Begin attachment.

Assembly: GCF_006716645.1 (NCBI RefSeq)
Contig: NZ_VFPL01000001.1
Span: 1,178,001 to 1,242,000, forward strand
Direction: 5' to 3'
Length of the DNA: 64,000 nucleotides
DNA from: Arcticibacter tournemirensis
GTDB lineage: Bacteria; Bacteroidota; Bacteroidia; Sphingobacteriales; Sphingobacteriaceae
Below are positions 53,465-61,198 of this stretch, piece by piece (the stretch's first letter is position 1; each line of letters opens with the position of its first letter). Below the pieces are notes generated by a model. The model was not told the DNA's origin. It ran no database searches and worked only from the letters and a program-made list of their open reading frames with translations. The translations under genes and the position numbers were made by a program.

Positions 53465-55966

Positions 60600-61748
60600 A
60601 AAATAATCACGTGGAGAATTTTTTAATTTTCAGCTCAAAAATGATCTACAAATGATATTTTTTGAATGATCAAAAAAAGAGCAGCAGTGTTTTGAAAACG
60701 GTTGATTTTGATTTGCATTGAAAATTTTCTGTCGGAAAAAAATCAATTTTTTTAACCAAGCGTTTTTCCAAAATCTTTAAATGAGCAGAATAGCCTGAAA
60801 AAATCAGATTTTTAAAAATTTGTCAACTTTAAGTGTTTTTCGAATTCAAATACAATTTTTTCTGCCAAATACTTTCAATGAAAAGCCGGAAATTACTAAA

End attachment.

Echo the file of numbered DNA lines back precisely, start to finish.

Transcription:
Assembly: GCF_006716645.1 (NCBI RefSeq)
Contig: NZ_VFPL01000001.1
Span: 1,178,001 to 1,242,000, forward strand
Direction: 5' to 3'
Length of the DNA: 64,000 nucleotides
DNA from: Arcticibacter tournemirensis
GTDB lineage: Bacteria; Bacteroidota; Bacteroidia; Sphingobacteriales; Sphingobacteriaceae
Below are positions 53,465-61,198 of this stretch, piece by piece (the stretch's first letter is position 1; each line of letters opens with the position of its first letter). Below the pieces are notes generated by a model. The model was not told the DNA's origin. It ran no database searches and worked only from the letters and a program-made list of their open reading frames with translations. The translations under genes and the position numbers were made by a program.

Positions 53465-55966

Positions 60600-61748
60600 A
60601 AAATAATCACGTGGAGAATTTTTTAATTTTCAGCTCAAAAATGATCTACAAATGATATTTTTTGAATGATCAAAAAAAGAGCAGCAGTGTTTTGAAAACG
60701 GTTGATTTTGATTTGCATTGAAAATTTTCTGTCGGAAAAAAATCAATTTTTTTAACCAAGCGTTTTTCCAAAATCTTTAAATGAGCAGAATAGCCTGAAA
60801 AAATCAGATTTTTAAAAATTTGTCAACTTTAAGTGTTTTTCGAATTCAAATACAATTTTTTCTGCCAAATACTTTCAATGAAAAGCCGGAAATTACTAAA